Donald Trump met with the New York Times editorial board Tuesday for an on-record meeting about plans for his transition and upcoming administration.
The far-ranging discussion, which began with the president-elect lamenting the New York Times for it’s “unfair” coverage of his campaign and insisting he’d like to improve his relationship with the paper to “make his job easier,” also hit upon issues including Trump’s neo-Nazi supporters (“it’s not a group I want to energize”) and his relationship with Republican leaders (“right now, they’re in love with me”).
But the most pressing concern that arose over the meeting involved potential conflicts of interest arising from Trump’s unprecedented business investments in the United States and across the globe. During the campaign, Trump promised to hand off his business to his children in a pseudo-“blind trust,” but in the days since his election it’s become clear the president-elect has no plans to detach himself from his personal interests.
Prior to the election it was well known that I have interests in properties all over the world.Only the crooked media makes this a big deal!
— Donald J. Trump (@realDonaldTrump) November 22, 2016
During the meeting, the New York Times asked about potential conflicts of interest stemming from his newfound role as president. In response, the president-elect brushed aside concerns, insisting the law is “totally on [his] side.”
Trump on his businesses/conflict q’s: “The law’s totally on my side, the president can’t have a conflict of interest.” — Maggie Haberman (@maggieNYT) November 22, 2016
Naturally, Twitter took issue with Trump’s characterization of the presidency as immune from conflicts of interest, with some pointing out that his sentiment echoes that of a former Republican president:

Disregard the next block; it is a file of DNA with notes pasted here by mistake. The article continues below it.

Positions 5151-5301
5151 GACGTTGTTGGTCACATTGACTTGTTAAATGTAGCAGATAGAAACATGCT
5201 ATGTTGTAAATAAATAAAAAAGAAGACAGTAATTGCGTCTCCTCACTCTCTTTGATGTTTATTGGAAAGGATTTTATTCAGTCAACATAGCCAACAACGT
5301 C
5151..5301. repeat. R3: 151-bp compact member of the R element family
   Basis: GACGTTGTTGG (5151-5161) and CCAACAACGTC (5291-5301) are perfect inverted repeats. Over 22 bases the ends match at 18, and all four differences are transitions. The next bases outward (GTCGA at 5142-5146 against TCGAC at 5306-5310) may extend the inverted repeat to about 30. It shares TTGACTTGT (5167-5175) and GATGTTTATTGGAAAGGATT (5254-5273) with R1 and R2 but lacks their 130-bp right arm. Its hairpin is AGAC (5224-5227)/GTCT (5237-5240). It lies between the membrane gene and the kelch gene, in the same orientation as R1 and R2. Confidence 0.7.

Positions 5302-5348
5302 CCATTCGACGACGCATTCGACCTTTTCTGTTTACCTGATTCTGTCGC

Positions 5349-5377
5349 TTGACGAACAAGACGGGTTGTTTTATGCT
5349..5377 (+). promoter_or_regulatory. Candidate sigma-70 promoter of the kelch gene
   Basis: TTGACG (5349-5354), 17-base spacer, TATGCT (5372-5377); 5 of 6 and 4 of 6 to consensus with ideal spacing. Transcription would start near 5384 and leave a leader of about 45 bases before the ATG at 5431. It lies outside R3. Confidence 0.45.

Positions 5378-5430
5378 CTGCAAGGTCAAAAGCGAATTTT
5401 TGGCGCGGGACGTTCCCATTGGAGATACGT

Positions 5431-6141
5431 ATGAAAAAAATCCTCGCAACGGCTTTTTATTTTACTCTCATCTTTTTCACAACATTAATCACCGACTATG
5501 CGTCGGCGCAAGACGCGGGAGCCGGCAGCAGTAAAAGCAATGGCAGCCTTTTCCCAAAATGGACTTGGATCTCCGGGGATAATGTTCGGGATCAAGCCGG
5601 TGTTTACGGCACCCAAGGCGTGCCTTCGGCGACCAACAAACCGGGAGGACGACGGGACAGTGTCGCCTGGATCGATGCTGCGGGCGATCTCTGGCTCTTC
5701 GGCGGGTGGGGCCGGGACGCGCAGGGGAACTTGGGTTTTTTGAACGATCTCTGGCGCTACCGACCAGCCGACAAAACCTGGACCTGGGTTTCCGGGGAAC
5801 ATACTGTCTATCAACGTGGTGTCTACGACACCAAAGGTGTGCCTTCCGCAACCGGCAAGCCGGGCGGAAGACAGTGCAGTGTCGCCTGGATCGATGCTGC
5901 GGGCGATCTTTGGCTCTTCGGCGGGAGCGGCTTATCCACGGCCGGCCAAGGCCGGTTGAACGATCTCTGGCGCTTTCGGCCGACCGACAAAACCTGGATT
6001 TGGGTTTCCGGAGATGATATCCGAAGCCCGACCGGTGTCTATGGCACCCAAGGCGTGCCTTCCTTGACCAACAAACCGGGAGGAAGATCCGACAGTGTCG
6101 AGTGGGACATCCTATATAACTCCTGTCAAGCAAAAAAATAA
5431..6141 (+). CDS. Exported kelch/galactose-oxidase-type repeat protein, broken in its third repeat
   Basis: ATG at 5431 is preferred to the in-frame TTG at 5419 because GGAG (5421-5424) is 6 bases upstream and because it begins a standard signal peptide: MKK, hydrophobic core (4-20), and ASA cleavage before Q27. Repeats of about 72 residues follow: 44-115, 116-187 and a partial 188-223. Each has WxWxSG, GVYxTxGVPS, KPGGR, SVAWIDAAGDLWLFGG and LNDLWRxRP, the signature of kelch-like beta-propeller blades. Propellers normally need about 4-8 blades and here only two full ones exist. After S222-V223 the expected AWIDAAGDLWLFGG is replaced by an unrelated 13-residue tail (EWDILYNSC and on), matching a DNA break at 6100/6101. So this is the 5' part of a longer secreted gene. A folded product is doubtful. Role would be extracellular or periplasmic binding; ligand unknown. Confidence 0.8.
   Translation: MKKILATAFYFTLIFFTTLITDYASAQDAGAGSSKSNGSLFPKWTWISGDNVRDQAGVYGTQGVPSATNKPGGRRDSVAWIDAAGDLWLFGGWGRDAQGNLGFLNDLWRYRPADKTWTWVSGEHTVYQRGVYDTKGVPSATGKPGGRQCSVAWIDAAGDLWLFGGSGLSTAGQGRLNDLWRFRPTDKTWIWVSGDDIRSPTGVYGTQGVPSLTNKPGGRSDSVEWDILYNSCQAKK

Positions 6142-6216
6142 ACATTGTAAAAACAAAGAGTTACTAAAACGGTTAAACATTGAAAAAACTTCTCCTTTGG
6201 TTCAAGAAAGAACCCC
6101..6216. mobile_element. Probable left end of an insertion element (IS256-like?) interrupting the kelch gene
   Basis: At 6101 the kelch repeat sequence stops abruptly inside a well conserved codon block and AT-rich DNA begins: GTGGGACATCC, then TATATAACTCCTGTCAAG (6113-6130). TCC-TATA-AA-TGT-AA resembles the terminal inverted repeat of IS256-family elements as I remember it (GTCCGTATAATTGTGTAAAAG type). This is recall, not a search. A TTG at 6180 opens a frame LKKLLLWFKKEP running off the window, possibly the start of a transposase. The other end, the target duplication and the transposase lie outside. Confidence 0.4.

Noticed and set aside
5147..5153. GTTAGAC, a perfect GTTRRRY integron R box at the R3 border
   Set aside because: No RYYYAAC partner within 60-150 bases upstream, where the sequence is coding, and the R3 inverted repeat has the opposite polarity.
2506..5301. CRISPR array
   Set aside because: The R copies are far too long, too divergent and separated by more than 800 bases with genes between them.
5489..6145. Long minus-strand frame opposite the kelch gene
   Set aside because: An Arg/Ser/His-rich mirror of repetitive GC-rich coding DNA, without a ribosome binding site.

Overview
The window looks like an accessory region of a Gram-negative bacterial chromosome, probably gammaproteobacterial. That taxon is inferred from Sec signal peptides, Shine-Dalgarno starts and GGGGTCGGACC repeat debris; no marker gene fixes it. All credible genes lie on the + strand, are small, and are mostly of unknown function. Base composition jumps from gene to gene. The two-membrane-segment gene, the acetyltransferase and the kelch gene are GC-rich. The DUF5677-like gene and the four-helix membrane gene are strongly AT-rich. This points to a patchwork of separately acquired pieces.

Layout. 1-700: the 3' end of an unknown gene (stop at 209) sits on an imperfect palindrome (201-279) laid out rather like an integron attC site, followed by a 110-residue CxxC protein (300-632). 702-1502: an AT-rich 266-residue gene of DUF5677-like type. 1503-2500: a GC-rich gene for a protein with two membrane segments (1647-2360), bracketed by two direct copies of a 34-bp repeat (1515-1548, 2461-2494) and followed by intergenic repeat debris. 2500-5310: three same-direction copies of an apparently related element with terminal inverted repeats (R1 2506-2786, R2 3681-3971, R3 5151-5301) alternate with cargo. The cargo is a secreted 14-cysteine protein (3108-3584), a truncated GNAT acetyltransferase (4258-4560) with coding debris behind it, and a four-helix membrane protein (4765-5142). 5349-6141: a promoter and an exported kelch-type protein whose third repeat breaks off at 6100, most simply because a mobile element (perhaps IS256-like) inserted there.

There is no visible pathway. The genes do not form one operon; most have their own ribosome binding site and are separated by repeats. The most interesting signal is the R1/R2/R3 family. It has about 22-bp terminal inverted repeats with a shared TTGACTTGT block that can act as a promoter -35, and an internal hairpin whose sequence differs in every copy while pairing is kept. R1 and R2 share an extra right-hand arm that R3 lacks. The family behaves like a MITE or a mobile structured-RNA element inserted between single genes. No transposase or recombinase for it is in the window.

Trump: “The law is totally on my side. The president can’t have a conflict of interest.”
— Jack Smith IV (@JackSmithIV) November 22, 2016
“The law’s totally on my side, the president can’t have a conflict of interest,” Trump tells NY Times. https://t.co/pTl5zJc41r
— Sasha Chavkin (@sashachavkin) November 22, 2016
Well, at least the impeachment will help settle whether presidents can, indeed, have conflicts of interest or not — Katie Putz (@LadyPutz) November 22, 2016ADVERTISEMENT
Well, there you go. Trump doesn’t believe anything he has done so far constitutes a conflict of interest, bc he thinks he can’t have one. https://t.co/OmjDoaakJD — erica orden (@eorden) November 22, 2016
@maggieNYT Holy shit! Nixon’s back!
— James Ruby (@jamesrubyworks) November 22, 2016
Others noted that Trump’s emphasis on his personal brand is inherently a conflict of interest.
reporter: people are worried about conflicts of interest trump (wearing new balances, handing out trump steaks): what do those words mean — leon (@leyawn) November 22, 2016
Others reasoned Trump is simply oblivious to what a conflict of interest actually entails.
A conflict of interest is when your interests conflict. Not getting in trouble for it does not represent absence of conflict. — Todd Zwillich (@toddzwillich) November 22, 2016